Some things you could not possibly make up because the reality is so sublimely perfect, and one of those is that the chairman of the College Football Playoff selection committee happens to be a man name Boo Corrigan.
“Boo Corrigan” sounds like a damned good idea to fans of the Florida State Seminoles and Georgia Bulldogs. They have been doing it since Sunday, when the CFP’s final four national championship contenders were revealed and infamously excluded both teams.
Nobody does outrage like a sports fan or team scorned, and FSU is the worldwide leader at the moment in feeling wronged. There is nobody to sue, and no place to put the indignant anger except for weightless bleating on social media.
Seminoles coach Mike Norvell called himself “disgusted and infuriated” by being left out. His athletic director Mike Alford stated dramatically, “The [CFP] committee failed college football today.”
Don’t boo Boo because the playoff committee got it right in announcing its semifinal pairings of No. 1 Michigan (13-0) vs. No. 4 Alabama (12-1) in the Rose Bowl and No. 2 Washington (13-0) vs. No. 3 Texas (12-1) in the Sugar Bowl.
Poor FSU on the outside looking in at 13-0 thus becomes the first undefeated Power 5 conference champion to not make the final four and have a shot at the title.
It is unfortunate, sure, but it isn’t a travesty or a conspiracy against the Tallahassee school or the Atlantic Coast Conference. (Chairman Boo, in fact, is an athletic director in the ACC, at North Carolina State.) Unfortunate and wrong are not synonyms.
No, it was plain terrible luck and circumstance that spelled FSU’s fate. Like everybody’s parent has advised at least once, “Nobody said life was fair..” Or, as the succinct bumper-sticker philosophy teaches us, ‘[expletive] Happens.’
The main bad luck that ruined FSU’s perfect season was twofold:
▪ It was previously No. 8 Alabama beating No. 1 Georgia on Saturday. Bama earned the right to move up into the fab four by beating the top-ranked team. And Georgia relinquished the right to complain about dropping out with a spectacularly ill-timed first loss.
▪ And it was FSU’s star quarterback Jordan Travis being lost to injury after 11 games, turning the Noles into a shell of a team.
“You can lose a running back, you can lose a receiver, but when you lose a quarterback as dynamic as Jordan Travis, it changes their offense in its entirety and that was a really big factor,” Corrigan told ESPN. “They were a different team.”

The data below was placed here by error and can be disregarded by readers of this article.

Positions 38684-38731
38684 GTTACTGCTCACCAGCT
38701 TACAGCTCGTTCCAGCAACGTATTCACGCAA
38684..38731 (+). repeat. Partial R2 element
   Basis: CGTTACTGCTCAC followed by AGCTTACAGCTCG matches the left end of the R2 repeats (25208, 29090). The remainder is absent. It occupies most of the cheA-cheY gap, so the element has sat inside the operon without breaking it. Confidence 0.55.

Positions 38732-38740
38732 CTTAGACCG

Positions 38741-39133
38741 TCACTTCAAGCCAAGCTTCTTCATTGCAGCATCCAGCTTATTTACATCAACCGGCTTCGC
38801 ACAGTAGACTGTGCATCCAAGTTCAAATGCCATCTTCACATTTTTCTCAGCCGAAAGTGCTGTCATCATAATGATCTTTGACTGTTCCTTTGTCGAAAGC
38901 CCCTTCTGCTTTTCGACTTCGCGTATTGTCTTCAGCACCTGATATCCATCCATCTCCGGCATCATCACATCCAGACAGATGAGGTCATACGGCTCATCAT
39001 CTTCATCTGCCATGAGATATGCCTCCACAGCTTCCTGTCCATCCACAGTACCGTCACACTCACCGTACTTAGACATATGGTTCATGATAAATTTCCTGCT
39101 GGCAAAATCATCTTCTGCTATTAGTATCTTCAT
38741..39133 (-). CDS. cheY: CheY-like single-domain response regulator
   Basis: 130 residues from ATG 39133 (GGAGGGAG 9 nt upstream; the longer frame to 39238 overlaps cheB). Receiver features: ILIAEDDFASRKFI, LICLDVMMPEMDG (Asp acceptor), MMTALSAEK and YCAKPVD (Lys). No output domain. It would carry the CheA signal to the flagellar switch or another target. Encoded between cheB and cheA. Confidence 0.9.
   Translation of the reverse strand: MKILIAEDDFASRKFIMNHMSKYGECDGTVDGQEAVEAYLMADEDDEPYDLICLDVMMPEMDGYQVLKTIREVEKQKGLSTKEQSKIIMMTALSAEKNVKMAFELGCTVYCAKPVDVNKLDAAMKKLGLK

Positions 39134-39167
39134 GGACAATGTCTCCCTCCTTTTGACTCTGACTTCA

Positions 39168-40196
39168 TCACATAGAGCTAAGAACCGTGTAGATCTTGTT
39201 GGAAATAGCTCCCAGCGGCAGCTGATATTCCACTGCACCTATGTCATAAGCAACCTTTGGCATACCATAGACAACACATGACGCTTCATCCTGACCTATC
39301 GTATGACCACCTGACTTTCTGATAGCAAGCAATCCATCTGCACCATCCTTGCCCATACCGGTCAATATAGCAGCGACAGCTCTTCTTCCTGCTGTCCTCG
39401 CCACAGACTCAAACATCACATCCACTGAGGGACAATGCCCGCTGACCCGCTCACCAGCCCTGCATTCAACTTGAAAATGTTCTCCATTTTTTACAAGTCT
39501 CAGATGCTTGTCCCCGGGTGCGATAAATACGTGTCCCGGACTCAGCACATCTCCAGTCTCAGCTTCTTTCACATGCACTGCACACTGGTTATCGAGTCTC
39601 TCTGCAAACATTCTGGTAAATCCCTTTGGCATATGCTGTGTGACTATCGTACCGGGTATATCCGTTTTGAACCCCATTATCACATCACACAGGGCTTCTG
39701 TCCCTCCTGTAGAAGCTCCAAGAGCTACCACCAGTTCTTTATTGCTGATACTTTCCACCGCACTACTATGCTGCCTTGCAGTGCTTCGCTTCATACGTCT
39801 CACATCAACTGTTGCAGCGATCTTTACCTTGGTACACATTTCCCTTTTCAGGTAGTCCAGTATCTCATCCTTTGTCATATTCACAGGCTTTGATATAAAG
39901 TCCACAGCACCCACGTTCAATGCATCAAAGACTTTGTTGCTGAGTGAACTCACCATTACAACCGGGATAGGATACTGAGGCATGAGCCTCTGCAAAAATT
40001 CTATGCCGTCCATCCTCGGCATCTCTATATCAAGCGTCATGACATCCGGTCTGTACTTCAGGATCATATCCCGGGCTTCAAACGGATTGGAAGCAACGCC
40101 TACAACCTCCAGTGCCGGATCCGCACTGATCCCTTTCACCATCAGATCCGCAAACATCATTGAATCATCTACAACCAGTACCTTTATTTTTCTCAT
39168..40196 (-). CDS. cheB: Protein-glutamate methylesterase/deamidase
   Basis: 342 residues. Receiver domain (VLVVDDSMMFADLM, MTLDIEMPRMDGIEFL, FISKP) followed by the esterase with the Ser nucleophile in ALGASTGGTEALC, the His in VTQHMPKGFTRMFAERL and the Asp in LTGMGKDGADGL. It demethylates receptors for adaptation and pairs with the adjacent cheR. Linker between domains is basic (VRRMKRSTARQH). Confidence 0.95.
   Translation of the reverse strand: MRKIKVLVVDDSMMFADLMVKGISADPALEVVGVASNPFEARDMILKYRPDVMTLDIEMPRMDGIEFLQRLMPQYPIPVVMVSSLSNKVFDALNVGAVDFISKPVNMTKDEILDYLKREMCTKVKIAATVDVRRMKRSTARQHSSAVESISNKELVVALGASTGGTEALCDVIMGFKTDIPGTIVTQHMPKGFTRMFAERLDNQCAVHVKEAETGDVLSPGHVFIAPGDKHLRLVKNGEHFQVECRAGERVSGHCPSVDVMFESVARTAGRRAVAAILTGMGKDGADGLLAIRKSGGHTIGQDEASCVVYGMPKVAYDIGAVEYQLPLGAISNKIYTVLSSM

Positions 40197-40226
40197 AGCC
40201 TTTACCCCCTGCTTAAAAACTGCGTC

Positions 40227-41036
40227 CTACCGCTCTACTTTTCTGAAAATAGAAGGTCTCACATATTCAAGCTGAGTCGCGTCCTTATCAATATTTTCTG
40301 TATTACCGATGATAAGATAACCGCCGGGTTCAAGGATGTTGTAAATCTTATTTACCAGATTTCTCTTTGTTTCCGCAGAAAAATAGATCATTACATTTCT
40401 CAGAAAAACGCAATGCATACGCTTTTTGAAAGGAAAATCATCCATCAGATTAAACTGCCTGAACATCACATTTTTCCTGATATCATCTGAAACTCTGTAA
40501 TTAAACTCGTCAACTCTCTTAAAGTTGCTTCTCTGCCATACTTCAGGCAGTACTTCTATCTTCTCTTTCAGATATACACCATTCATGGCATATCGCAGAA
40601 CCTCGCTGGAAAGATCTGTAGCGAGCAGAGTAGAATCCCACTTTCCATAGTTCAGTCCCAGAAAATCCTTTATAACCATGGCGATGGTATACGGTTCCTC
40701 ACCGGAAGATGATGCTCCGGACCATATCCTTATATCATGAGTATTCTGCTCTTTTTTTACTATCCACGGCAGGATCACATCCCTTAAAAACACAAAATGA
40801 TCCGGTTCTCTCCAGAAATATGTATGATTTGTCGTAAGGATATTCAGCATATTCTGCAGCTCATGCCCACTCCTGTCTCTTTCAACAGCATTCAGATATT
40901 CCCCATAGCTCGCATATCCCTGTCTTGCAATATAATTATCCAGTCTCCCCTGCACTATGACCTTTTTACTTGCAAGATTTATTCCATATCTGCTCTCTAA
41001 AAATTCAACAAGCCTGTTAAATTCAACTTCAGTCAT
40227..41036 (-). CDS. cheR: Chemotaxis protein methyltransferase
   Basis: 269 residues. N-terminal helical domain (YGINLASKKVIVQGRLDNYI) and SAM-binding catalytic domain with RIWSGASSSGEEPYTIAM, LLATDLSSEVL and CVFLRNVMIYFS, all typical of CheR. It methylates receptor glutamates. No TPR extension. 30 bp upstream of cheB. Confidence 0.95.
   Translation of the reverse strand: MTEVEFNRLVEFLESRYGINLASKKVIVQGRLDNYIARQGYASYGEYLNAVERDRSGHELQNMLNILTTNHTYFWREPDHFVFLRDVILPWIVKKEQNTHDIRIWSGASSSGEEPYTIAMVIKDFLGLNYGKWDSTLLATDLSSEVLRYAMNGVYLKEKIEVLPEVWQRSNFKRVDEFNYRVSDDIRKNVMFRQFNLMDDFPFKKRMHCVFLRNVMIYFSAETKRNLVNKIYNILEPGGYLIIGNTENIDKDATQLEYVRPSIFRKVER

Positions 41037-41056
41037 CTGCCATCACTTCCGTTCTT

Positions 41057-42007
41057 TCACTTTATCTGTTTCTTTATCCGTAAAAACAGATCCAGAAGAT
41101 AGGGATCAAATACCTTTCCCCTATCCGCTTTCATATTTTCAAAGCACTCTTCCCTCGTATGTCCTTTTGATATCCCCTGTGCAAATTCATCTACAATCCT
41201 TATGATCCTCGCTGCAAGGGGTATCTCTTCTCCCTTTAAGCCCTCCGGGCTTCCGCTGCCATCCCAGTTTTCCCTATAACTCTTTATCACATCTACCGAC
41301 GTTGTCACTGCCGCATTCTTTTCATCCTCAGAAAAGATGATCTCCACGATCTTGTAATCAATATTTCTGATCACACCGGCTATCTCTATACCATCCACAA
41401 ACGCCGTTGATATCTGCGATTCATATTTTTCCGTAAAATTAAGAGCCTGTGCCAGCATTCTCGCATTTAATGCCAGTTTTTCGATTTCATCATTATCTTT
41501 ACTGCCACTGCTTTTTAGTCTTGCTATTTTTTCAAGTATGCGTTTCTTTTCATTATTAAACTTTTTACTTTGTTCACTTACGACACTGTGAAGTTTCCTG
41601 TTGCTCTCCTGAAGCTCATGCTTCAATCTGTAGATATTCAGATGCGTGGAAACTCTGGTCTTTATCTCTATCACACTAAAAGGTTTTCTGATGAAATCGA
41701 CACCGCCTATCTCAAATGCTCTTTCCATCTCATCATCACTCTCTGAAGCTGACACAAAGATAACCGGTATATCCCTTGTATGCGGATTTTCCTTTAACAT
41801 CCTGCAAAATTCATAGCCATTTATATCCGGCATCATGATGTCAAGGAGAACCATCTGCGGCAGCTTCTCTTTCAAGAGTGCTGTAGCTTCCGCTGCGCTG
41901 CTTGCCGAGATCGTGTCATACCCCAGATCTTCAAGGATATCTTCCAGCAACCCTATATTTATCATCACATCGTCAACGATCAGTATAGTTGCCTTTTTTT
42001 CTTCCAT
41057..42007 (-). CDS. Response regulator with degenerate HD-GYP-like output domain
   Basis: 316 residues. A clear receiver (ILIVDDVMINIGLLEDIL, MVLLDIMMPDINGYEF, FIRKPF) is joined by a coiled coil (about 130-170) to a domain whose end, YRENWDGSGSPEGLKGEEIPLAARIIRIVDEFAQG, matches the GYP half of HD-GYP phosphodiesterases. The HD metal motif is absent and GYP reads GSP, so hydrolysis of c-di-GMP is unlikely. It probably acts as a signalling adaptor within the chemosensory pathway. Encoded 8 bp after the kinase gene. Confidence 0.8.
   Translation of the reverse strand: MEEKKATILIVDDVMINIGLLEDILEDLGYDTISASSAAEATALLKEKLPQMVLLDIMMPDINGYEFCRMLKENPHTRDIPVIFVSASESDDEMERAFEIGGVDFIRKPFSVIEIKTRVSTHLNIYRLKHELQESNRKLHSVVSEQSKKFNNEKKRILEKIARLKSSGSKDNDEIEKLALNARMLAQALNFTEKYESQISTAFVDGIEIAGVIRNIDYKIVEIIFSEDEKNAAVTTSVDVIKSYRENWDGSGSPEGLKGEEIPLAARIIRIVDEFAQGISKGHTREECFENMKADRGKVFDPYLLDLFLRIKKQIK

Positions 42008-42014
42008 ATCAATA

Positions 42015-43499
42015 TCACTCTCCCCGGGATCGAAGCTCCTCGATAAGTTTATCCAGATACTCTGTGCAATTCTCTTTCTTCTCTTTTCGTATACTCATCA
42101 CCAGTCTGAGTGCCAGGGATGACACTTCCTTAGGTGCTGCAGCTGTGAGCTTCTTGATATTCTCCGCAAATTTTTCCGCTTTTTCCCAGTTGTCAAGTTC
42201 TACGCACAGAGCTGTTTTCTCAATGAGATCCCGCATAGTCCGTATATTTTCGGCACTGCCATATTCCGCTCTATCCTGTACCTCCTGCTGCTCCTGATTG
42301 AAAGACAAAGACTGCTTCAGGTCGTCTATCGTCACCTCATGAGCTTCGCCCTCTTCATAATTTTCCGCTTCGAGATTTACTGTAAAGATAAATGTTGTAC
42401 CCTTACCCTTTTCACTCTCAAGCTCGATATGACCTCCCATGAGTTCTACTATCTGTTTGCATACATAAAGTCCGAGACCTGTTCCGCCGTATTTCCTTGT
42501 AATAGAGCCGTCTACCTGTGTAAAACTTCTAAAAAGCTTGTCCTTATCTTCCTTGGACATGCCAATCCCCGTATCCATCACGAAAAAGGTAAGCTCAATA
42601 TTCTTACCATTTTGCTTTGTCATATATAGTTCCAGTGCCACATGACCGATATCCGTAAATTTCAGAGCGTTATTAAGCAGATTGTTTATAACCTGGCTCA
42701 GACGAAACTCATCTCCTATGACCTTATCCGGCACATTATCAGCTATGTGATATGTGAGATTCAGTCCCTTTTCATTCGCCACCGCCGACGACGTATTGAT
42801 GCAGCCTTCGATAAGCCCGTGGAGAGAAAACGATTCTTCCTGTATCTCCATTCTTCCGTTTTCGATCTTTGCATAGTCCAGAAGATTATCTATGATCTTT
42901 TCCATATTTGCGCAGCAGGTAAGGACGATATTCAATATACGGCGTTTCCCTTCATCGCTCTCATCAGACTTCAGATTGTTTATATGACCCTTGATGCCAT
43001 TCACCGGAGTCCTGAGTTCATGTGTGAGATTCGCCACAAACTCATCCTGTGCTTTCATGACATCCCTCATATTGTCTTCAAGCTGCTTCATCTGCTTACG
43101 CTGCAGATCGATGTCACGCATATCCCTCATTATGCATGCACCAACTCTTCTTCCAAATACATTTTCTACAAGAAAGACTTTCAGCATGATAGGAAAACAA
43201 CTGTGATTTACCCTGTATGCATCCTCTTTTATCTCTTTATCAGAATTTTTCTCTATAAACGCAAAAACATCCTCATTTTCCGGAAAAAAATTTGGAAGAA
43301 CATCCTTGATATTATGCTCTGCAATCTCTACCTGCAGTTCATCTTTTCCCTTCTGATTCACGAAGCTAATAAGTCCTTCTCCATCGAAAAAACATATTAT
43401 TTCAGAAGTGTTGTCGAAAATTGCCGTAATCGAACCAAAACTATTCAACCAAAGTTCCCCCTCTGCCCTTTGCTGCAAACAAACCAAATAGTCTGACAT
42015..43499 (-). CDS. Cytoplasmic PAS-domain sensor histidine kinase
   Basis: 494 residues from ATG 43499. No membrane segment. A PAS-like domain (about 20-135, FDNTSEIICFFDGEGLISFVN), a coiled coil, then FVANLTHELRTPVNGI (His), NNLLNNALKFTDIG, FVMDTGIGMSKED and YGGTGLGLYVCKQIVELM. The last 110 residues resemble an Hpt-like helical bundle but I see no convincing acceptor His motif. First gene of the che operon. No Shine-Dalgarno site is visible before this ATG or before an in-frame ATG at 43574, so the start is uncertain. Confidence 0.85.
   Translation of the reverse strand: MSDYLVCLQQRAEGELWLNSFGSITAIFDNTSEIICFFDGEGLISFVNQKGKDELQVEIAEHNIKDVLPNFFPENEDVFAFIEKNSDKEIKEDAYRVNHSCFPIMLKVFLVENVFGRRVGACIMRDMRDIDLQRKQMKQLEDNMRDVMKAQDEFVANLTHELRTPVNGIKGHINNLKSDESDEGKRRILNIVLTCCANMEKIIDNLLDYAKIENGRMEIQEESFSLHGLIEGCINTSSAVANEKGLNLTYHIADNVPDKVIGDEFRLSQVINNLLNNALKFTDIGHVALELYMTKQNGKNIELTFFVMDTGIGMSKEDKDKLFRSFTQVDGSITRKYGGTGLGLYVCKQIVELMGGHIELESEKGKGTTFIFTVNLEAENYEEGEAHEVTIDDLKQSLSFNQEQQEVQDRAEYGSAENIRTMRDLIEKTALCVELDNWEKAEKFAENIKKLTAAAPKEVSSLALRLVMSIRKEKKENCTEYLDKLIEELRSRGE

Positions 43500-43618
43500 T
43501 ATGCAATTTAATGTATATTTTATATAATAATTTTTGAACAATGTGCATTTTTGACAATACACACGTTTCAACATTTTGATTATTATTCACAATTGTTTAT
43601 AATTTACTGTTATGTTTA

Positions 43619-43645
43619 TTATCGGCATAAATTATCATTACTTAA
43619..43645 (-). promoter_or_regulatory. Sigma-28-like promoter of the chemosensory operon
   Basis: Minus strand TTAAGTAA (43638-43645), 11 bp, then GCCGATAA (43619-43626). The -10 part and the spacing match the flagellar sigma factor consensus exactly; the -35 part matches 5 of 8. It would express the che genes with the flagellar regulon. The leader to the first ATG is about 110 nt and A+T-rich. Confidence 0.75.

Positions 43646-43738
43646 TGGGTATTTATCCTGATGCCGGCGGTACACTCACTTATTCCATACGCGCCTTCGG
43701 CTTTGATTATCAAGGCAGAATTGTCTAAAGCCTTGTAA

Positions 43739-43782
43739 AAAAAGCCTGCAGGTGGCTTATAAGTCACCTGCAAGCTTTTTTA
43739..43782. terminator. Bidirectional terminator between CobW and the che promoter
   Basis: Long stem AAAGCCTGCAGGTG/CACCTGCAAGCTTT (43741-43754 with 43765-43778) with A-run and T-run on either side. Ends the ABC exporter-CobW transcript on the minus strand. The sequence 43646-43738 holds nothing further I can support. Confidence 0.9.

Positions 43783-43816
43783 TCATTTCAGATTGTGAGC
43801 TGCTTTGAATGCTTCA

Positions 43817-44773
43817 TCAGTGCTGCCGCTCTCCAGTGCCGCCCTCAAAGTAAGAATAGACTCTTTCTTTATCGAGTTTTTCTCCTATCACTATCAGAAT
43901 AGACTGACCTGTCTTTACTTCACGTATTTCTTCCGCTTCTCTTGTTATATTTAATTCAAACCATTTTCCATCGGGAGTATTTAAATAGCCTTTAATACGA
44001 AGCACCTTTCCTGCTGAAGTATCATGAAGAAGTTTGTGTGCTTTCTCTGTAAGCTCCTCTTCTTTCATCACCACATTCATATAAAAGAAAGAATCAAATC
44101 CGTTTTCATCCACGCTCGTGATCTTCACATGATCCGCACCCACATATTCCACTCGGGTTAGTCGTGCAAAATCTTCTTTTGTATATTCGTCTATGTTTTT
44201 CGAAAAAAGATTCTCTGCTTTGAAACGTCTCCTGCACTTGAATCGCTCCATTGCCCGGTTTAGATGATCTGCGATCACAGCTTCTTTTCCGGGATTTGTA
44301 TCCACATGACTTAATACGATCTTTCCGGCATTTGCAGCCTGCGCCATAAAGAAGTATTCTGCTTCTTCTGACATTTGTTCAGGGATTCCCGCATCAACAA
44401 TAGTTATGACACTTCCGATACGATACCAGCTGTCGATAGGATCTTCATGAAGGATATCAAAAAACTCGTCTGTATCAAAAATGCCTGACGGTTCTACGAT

FSU fans should know that, fair or not, that was a legitimate factor for the CFP to weigh. It is among the guidelines for selection to consider a late change in the “competitiveness” of a team. That could be a key injury like FSU suffered. It also could be Jack Quarterback electing to skip the playoff to avoid risking a major injury and hurting his standing in the NFL Draft.
Georgia was out simply by losing a game it had to win.
Florida State was out because Michigan, Washington, Texas and Bama all winning their conference championships did not leave any opening for the Noles, who likely would have made it even despite Travis’ injury had any of those four lost over the weekend.
As it is, it’s a quality final four starring a Michigan-Alabama Rose Bowl that might as well be renamed the Villain Bowl: Jim Harbaugh vs. Nick Saban!
America outside of Ann Arbor and Tuscaloosa would prefer both coaches lose, Saban on general principle and Harbaugh entangled in Michigan’s cheating scandal and recently suspended three games for it. But one bad guy or the other will win.
(Personally I would have disqualified Michigan from the CFP for the cheating probe still ongoing, which would have created an opening for FSU. But I’m not a voter on Boo’s 13-person committee.)
If Florida State and Georgia are the big losers in all of this — Miami is the clear winner. I mean the city, and the Capital One Orange Bowl.
The 90th annual OB game on December 30 will be the Bitter Bowl: No. 5 FSU vs. No. 6 Georgia, with both looking to make a sad, futile statement that they should have been in the final four but only the winning team earning the right. Other than when it hosts a CFP championship game or semifinal, this is about as delicious a matchup as the Orange could hope for.
Can’t end without a quick mention of the Miami Hurricanes’ Dec. 28 bowl destination on the heel of an improved but not altogether pleasing 7-5 season in Year 2 for Mario Cristobal.
UM itself tweeted out Sunday: “The Miami Hurricanes have been selected to play in the Bad Boy Mowers Pinstripe Bowl against Rutgers!”
The exclamation point there might have been a bit much.
A Pinstripe Bowl at Yankee Stadium has the veneer of a big-time game, but it’s still an afternoon game ... against Rutgers ... in a bowl sponsored by a lawn mower.
The Hurricanes and Cristobal will have one less excuse next year — actually eight less excuses — to not be in the national-championship mix into December as the College Football Playoff expands exponentially from four teams to 12 in 2024.
Poll voters used to decide who played for the championship. It’s still human beings on the call in the CFP era, at least until the maraud of Artificial Intelligence takes over there, too.
The difference is, nobody will give much of a bleep about the 13th-ranked team that gets left out beginning next season. History instead will forever hold dear Florida State as the final near-miss of the the four-team era and the first and surely last unbeaten Power 5 conference champ so scorned.
The Seminoles’ perfect outrage will thus echo for all time.